In rotation: 9/24/21

Stroudsburg, PA | Vinyl records turning profits in 2021: What’s old is new again and vinyl record stores are seeing customers coming in for all kinds of music. Some of the greatest musical hits were first heard on vinyl. Oldies but goodies and today’s hits, you’ll find something to get your toes tapping inside Main Street Jukebox in Stroudsburg. “I saw he had Ike and Tina Turner online. I messaged him to come and pick it up,” said Scholl Hammer, Mount Bethel. This vinyl record store has been around for some time in the Poconos. Owner Tom LeFevre has experienced the ups and downs of the vinyl record industry. More recently, sales have been on the up and up. “Just over the last couple of years, vinyl has really started to take off more. Sales have just been getting better and better, which is a great thing,” said LeFevre.

Los Angeles, CA | Some of the Best Places to Pick Up Used Records in L.A.: Need to scratch that itch for old-fashioned vinyl? Here’s where the needle hits the groove. You Don’t Have to be a Nick Hornby-style audiophile to collect vinyl—these days a lot of folks are rediscovering the joys of record albums (mostly as wall decoration, but still). The Record Parlour (6408 Selma Ave.) looks a bit like the store in Hornby’s High Fidelity, complete with racks of old wood packing crates stuffed with albums (punk, jazz, and folk are big sellers) as well as historic concert posters lining the walls. All it’s missing is Jack Black crooning Marvin Gaye. Another store with classic record shop ambiance is Freakbeat in Sherman Oaks (13616 Ventura Blvd.), which prides itself on an “old-fashioned” approach to reselling albums, keeping the prices “fair and cheap,” according to owner Bob Say. (Translation: most are $15 or less, and there’s always a rack of 99-cent specials.) But Freakbeat also offers expensive rarities like the 1994 promo copy of Prince’s The Black Album that recently sold for $499.

Isle of Man | New shop for Island record store: Sound Records relocates to Wellington Street. An island record store is opening its new shop today. Sound Records, which had been located in the basement of the former Peter Luis building, has moved to Wellington Street. The new shop beside M&S will be open Tuesday to Saturday, 10-4. In a social media post, the team behind the shop has thanked its customers for the part they’ve played in building a community.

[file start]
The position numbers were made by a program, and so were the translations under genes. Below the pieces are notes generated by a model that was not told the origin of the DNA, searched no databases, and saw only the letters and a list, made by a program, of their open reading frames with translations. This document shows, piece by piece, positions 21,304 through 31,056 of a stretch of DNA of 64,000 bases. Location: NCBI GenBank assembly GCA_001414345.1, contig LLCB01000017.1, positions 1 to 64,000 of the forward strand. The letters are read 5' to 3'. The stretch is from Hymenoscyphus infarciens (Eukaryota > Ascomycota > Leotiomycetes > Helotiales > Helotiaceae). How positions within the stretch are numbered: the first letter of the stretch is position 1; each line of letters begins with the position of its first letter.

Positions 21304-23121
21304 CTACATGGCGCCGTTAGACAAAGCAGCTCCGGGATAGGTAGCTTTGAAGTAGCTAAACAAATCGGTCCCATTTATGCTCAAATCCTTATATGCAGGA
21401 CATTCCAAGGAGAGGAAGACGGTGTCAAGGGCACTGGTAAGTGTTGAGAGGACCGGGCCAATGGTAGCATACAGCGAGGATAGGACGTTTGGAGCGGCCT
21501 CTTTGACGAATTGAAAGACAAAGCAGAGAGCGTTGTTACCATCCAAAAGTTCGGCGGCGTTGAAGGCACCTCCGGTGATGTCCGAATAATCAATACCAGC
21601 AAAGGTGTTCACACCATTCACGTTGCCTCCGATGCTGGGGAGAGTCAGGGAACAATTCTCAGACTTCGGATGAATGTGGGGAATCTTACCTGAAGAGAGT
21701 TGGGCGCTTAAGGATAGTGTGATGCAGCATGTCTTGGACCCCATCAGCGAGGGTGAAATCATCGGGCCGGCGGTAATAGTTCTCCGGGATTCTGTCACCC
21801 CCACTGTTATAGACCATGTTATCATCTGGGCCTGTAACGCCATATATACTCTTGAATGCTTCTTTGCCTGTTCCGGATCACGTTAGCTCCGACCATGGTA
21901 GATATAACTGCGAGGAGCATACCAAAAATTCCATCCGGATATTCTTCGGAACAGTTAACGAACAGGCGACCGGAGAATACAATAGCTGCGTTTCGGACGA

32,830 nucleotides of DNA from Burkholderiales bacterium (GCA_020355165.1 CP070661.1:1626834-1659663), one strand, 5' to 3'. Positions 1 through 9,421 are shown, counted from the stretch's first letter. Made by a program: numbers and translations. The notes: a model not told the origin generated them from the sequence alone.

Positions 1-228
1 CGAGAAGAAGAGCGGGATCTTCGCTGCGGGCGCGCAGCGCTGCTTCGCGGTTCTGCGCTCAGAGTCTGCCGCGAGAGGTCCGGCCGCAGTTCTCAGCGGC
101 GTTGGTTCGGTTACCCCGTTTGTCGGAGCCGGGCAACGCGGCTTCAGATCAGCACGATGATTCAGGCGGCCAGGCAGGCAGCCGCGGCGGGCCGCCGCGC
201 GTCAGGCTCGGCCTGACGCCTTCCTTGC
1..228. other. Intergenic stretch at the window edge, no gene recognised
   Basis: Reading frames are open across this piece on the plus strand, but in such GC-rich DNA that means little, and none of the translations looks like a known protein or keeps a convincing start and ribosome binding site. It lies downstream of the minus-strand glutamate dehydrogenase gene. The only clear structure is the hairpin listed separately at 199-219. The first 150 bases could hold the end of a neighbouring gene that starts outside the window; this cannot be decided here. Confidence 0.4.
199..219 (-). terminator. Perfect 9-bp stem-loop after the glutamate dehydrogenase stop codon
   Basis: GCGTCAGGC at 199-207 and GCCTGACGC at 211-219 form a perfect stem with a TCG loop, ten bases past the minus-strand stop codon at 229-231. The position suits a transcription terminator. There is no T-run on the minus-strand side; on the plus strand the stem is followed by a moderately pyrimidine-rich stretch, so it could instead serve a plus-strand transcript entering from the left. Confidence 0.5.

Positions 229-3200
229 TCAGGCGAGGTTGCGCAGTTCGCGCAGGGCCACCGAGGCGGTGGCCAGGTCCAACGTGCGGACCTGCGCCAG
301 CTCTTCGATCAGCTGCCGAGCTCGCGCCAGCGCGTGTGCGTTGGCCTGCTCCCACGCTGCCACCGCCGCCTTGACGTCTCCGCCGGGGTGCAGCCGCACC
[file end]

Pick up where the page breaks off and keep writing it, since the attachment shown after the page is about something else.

Stirling, UK | TOP OF THE PAWPS: Squirrel invades Scots record shop store leaving staff in a spin: Record shop staff were left in a spin for nearly three hours after a squirrel invaded their store. The rodent gave shoppers at Europa Music, in Stirling, the runaround after sneaking into the store on Monday morning. Staff, customers and even dogs were roped in to wrangle the rampant rodent, who shop owner Ewen Duncan dubbed ‘Simon’, with Holly the Tibetan terrier eventually helping to spot the pest. The critter was eventually cornered by a customer using a box and an LP shortly before 12pm on Monday bringing the shop’s walk on the wild side to a close. Europa worker Paul Steadman said: “One of the customers threw a box over it and blocked it in with a 12-inch album. “I’d love to say it was an Alvin and the Chipmunks LP but I’d be lying. “We took it outside and released it into the street at which point Holly chased it off.” [Big news day. —Ed.]

Celt Iwan’s fresh identity for Sain, the iconic record label for Welsh language music: London-based designer Celt Iwan is behind the brand refresh for Sain, an iconic record label for Welsh language music, founded in 1969. The brief was to “celebrate its illustrious heritage while looking forward to a new age of music.” Just like many other small record labels in recent years, Sain has suffered from the streaming-boom and fierce competition from tech giants such as Spotify and Apple. But it luckily has a niche, finding success in Welsh language music. On much stabler ground than others in the industry, Sain wanted to strengthen its brand moving forward. It appointed Celt who crafted a new logo that reimagines the iteration from its 1975 branding, which evokes a vinyl record, split up to suggest the letter ‘S’. Celt added ‘sound-wave’ patterns to reinforce the musical core of the brand and applied colours inspired by classic albums from the company.

This entry was posted in A morning mix of news for the vinyl inclined. Bookmark the permalink. Trackbacks are closed, but you can post a comment.
  • SUPPORTING YOUR LOCAL INDIE SHOPS SINCE 2007


  • Alternative Text Alternative Text Alternative Text Alternative Text Alternative Text Alternative Text Alternative Text Alternative Text Alternative Text Alternative Text Alternative Text Alternative Text Alternative Text Alternative Text
  • Alternative Text Alternative Text Alternative Text Alternative Text Alternative Text Alternative Text Alternative Text Alternative Text Alternative Text Alternative Text Alternative Text Alternative Text Alternative Text Alternative Text Alternative Text Alternative Text Alternative Text Alternative Text